Friday 29 February 2008

Too much pressure?

Well my rebuilt extruder didn't last long enough to even make a raft!

I calibrated the Z origin yesterday but when I started extruding today the nozzle ploughed into the polypropylene bed. Thinking I had made some mistake I calibrated it again and it did the same thing. The PTFE barrel can no longer slip in the clamp because it is pinned. The heater barrel can not slip out of its thread because I have a metal ring around the PTFE to stop it swelling. What seems to have happened is that the PTFE barrel has elongated.

It has also bent somewhat. The last PTFE barrel did not elongate significantly but it did swell. I can only think that because I have reduced the nozzle aperture from 0.5mm to 0.3mm the pressure has increased. I didn't notice much change in the motor current though.

I am not sure what to do now. I could make a thicker PTFE barrel but I will have to make a new clamp, which means converting my machine back to a milling machine, or I could drill the hole out to 0.5mm.

A 0.5mm hole gave me ~1.2mm filament which I stretched to 0.5mm. The 0.3mm hole gave me 0.77mm filament at the same extrusion volume rate. It still needed stretching to meet my 0.5mm target. Also it has the disadvantage that the maximum size I can extrude without stretching is now 0.77mm rather than 1.2mm. I didn't get chance to find out what effect less stretching had if any.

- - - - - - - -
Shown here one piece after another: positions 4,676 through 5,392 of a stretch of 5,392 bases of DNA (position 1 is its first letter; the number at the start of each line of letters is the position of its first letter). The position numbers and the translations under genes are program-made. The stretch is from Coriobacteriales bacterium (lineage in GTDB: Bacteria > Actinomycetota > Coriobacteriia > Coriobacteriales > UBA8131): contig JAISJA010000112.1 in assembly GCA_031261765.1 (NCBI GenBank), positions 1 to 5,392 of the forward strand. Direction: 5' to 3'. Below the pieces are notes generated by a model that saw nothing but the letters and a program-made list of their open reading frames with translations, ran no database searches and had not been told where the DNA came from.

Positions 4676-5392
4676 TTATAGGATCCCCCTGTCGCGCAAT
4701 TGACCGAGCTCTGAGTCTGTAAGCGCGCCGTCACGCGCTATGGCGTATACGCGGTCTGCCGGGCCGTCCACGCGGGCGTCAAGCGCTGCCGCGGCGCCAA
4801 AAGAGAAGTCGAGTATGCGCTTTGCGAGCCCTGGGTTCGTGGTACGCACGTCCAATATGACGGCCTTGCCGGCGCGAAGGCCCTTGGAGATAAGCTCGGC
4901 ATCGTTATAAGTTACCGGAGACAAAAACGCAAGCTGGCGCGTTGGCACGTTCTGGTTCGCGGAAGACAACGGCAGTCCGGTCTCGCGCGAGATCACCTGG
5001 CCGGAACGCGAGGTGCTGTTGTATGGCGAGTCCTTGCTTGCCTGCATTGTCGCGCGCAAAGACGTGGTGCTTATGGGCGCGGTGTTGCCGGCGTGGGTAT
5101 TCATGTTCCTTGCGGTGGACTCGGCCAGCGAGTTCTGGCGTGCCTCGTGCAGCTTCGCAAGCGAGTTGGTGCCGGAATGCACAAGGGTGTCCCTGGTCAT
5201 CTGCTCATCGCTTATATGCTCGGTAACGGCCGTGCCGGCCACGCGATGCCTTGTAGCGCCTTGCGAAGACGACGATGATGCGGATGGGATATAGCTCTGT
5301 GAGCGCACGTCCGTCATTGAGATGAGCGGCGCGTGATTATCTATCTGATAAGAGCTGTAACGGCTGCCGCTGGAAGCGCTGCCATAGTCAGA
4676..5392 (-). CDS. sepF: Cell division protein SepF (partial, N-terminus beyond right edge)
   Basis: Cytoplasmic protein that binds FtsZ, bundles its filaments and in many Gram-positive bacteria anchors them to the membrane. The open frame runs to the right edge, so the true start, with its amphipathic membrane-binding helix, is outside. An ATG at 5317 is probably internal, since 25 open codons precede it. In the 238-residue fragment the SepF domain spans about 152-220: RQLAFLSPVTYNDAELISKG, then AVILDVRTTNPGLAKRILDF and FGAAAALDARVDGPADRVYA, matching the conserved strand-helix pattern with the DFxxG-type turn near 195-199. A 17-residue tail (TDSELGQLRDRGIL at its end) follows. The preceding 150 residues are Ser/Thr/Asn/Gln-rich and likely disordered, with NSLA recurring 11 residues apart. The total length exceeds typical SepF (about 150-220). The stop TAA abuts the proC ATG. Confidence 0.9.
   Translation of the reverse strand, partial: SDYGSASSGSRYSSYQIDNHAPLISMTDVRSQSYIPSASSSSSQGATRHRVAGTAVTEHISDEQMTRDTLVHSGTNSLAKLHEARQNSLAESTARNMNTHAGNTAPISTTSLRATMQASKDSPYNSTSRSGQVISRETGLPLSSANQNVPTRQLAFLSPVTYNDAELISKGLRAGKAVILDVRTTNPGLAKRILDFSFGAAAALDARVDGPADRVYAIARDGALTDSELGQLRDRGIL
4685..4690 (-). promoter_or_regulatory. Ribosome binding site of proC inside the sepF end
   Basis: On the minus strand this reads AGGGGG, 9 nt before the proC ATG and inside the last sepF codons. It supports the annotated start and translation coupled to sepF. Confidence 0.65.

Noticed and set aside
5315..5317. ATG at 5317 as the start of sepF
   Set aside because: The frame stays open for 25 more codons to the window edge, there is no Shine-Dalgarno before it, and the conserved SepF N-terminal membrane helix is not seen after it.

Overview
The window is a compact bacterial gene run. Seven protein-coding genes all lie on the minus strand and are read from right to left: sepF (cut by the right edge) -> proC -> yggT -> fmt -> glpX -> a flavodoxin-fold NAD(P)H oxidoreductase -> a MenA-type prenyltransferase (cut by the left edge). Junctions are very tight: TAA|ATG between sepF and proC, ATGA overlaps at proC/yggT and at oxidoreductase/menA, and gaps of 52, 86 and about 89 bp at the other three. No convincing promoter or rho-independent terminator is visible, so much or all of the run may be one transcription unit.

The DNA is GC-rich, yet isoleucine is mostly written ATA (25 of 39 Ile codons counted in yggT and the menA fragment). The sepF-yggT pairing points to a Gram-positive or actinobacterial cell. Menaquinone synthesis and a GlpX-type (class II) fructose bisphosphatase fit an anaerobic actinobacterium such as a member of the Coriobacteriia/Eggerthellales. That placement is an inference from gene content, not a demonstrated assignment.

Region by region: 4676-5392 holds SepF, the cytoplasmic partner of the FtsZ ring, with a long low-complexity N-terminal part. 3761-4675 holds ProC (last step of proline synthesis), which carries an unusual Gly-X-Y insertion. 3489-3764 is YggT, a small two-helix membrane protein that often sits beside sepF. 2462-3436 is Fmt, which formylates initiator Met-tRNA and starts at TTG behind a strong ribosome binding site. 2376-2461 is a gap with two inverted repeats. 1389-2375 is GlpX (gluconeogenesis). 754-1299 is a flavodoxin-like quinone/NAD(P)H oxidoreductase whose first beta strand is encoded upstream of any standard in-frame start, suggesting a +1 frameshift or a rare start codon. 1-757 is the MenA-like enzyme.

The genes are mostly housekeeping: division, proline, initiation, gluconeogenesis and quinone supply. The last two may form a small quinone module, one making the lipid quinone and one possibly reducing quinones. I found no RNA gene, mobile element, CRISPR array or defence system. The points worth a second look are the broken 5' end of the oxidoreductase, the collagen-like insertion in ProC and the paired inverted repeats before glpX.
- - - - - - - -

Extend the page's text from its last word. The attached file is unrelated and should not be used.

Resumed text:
The sleeving I used is already looking sad so I ordered some PTFE sleeving to replace it.


  1. I can't say that I'm surprised about your observations with the PTFE barrel. I used one like yours long ago when I was trying to make an extruder that would take resin powder and make 3 mm filament. I definitely had big time swelling between the pump and the extruder head.

    Had I not had connecting rods between the extruder and the pump I expect that I would have had elongation, too.

    When I did my variation on the Mk II extruder I substituted a 1" cube of PTFE drilled for 3 mm for that fool drilled rod. I could never get a nice even hold drilled in that rod anyway.

  2. One thing I could not figure about your cube solution: don't the connecting rods breach the thermal barrier?

  3. Yeah, they do. You'll notice, however, that the connecting rods are out on the edges of flanges. The edges of the flanges don't get that hot and for sure not much heat gets up those connecting rods before convection carries it off.

    First off, the heating coil is down at the bottom of my rather long, thin extruder barrel. The temperature where the barrel connects with the bottom brass flange rarely exceeds 80C. 120C is the hottest I've ever seen it get, and that was only when I left the extruder barrel on without pumping for about half an hour.

    I wanted the filament to not melt before it got into the extruder barrel so I designed it that way very deliberately. Trying to push melted HDPE through a 3 mm hole in PTFE and into a copper extruder barrel was more than I wanted to cope with.

    The design works pretty well. It's fairly extravagant with energy, but we're not talking about more than about 10 watts max.